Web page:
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Preparation, breaks and sugar key to beating the bitter cold

Construction crews working outdoors during frigid temperatures may find it in their best interests to pack a few Christmas cookies in their lunch pails. A snow covered excavator sits idle Wednesday as the morning rush passes by in a portion of the Zoo Interchange project located in the city of Milwaukee. (Staff photo by Kevin Harnack)

A snow-covered excavator sits idle Wednesday as morning rush-hour traffic passes through the Zoo Interchange west of downtown Milwaukee. (Staff photo by Kevin Harnack)

Construction crews working outdoors during frigid temperatures may find it in their best interests to pack a few Christmas cookies in their lunch pails.

No, this advice is not about getting into the festive holiday spirit.

George Gruetzmacher, an industrial hygiene consultant at the Wisconsin Onsite Consultation program, said that a sugary snack such as a protein bar or sports drink can help workers stay warm. This is because those snacks’ sugar content will boost their bodies’ ability to consume energy, he said.

Sugary snacks are not something Gruetzmacher would normally recommend. But, for the sake of workplace safety, he makes an exception for people working outside in the winter — as long as they maintain a healthy diet the rest of the year.

It’s one of the many recommendations Gruetzmacher and the Wisconsin Onsite Consultation program, also known as WisCon, have for workers who find themselves outside during spats of cold weather.

Another more obvious recommendation is to dress in warm clothes. Gruetzmacher called for swapping cotton clothing for wool, which provides better insulation than its more lightweight counterpart. Mittens are also much better than gloves because they leave the fingers less exposed.

Gruetzmacher’s advice came during a week that has seen some particularly chilly temperatures. Arctic air swept through the Midwest starting on Tuesday, bringing with it sub-zero conditions in parts of Wisconsin.

The national weather service issued winter-chill advisories for the entire state Thursday; snow is coming Friday and Saturday. In the Milwaukee area, wind-chill values were predicted to drop to between 20 and 28 degrees below zero.

Despite plunging thermometers, the crews building a new arena for the Milwaukee Bucks in the city’s downtown have continued working throughout the week. This is not to say, though, that they haven’t been taking extraordinary steps to stay warm and safe.

The Milwaukee office of Golden Valley, Minn.-based Mortenson Construction is the construction manager for the $524 million arena. Ryan Olsen, safety manager on the arena project, said Mortenson was planning as early as this fall for the coming winter.

“We expect all our job sites to have a winter-conditions management plan,” he said.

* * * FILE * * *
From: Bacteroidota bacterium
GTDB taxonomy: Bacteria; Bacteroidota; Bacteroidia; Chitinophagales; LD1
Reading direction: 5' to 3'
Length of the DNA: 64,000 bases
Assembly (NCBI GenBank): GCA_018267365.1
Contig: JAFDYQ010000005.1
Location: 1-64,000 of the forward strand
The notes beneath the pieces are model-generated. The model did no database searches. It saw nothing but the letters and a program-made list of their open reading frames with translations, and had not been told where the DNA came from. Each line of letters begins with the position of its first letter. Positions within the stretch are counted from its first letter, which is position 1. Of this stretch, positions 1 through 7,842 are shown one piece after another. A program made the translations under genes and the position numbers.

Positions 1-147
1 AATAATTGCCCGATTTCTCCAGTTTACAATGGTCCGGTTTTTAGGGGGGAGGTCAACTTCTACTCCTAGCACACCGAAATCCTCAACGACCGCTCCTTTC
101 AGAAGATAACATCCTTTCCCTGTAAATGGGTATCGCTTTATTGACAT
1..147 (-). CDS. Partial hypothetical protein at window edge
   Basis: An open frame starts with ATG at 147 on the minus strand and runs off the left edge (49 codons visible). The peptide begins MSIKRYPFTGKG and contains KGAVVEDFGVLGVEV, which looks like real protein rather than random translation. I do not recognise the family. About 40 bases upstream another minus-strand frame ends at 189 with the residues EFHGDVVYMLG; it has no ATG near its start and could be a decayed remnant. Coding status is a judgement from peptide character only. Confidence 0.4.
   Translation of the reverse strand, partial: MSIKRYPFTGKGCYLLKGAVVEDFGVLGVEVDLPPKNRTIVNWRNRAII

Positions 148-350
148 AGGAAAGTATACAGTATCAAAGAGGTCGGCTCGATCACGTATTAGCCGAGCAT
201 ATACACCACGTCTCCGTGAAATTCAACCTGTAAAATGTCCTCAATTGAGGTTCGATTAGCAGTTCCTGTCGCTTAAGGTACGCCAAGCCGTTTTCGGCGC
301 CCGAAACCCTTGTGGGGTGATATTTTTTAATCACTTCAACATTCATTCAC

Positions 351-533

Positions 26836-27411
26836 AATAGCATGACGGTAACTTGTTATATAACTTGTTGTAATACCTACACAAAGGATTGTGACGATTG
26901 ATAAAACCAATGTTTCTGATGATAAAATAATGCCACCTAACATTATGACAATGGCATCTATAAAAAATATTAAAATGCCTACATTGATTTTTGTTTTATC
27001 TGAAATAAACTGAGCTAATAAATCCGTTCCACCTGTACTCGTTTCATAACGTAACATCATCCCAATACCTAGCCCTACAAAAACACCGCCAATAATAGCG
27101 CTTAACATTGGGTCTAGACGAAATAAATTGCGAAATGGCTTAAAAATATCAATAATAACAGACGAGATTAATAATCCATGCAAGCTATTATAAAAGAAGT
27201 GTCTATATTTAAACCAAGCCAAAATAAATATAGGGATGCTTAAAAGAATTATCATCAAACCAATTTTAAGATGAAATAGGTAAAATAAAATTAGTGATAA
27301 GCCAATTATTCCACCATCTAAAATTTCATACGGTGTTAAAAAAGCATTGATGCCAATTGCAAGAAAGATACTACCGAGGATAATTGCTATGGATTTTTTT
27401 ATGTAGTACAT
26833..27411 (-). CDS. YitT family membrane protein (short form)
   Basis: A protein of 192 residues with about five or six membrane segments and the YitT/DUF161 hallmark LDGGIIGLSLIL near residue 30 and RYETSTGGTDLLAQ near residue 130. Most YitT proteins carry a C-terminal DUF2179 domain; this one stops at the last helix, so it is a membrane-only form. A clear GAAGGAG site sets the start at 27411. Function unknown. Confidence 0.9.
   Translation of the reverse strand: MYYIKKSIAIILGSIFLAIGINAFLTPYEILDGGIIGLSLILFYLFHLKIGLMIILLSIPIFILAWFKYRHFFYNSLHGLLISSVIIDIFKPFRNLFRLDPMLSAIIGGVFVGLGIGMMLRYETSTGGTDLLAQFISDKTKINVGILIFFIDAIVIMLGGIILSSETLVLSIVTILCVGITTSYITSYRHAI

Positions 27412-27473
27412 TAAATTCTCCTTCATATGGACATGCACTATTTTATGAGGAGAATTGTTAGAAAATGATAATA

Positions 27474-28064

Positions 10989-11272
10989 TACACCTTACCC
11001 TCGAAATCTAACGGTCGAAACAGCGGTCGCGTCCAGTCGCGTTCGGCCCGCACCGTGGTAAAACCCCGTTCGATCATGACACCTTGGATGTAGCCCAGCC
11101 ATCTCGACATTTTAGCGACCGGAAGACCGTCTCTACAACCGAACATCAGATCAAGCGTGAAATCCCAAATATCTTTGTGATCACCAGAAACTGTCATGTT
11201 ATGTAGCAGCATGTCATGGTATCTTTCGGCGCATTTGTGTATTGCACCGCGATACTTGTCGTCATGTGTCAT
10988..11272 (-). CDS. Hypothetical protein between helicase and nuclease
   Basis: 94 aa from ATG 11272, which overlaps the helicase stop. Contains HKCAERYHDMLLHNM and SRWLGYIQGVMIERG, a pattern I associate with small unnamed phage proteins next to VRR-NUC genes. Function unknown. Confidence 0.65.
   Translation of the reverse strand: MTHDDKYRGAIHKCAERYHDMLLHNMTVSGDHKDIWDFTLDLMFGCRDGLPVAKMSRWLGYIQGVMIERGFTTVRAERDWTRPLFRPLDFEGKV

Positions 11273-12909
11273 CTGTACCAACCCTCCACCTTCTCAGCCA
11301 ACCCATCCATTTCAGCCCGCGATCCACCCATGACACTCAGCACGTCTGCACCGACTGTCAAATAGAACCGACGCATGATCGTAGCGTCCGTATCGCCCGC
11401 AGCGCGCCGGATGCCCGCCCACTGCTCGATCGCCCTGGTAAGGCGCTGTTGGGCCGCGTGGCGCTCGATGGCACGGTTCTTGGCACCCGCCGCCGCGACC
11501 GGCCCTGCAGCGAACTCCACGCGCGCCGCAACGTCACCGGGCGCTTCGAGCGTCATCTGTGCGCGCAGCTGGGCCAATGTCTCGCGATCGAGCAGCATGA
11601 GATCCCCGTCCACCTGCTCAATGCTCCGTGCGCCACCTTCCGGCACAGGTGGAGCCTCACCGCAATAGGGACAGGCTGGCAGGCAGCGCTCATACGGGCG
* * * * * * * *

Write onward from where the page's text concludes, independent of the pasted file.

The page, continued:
People fight the wind while walking along Wisconsin Avenue in downtown Milwaukee on Wednesday. If the frigid temperatures aren’t enough, snow is headed our way on Friday and Saturday. (Staff photo by Kevin Harnack)

People fight the wind while walking along Wisconsin Avenue in downtown Milwaukee on Wednesday. If the frigid temperatures aren’t enough, snow is headed our way on Friday and Saturday. (Staff photo by Kevin Harnack)

Not too far away from the arena site, the crews building the Westin Milwaukee hotel near the city’s lakefront were taking similar steps.

Madison-based J.H. Findorff & Son is overseeing that project. Mike Novak, the Findorff superintendent for the Westin, said crewmembers are usually cycled between indoor and outdoor work settings on the coldest days.

Besides safety, Novak and others must also be aware of how frigid weather can affect certain building materials. Caulk, for instance, doesn’t hold up as well.

The American Conference of Governmental Industrial Hygienists has developed various four-hour work schedules that it recommends employers follow when scheduling work breaks or deciding when to stop performing non-emergency work. The schedules take into account both air temperatures and wind speeds.

For example, when outdoor temperatures are between minus-15 and minus-19 degrees with wind speeds at 10 mph, workers should only work outside for up to 75 minutes at a time, and should get two breaks every four hours. Even when there is no wind at all, temperatures below negative-45 degrees should result in a halt of all non-emergency work.

The schedules can be found on the Occupational Safety and Health Administration website.

“This is the edge of emergency work,” Gruetzmacher said of the schedules’ temperatures. “This is really when you shouldn’t do anything (outdoors).”

About Alex Zank, alex.zank@dailyreporter.com

Alex Zank is a construction reporter for The Daily Reporter. He can be reached at 414-225-1820.

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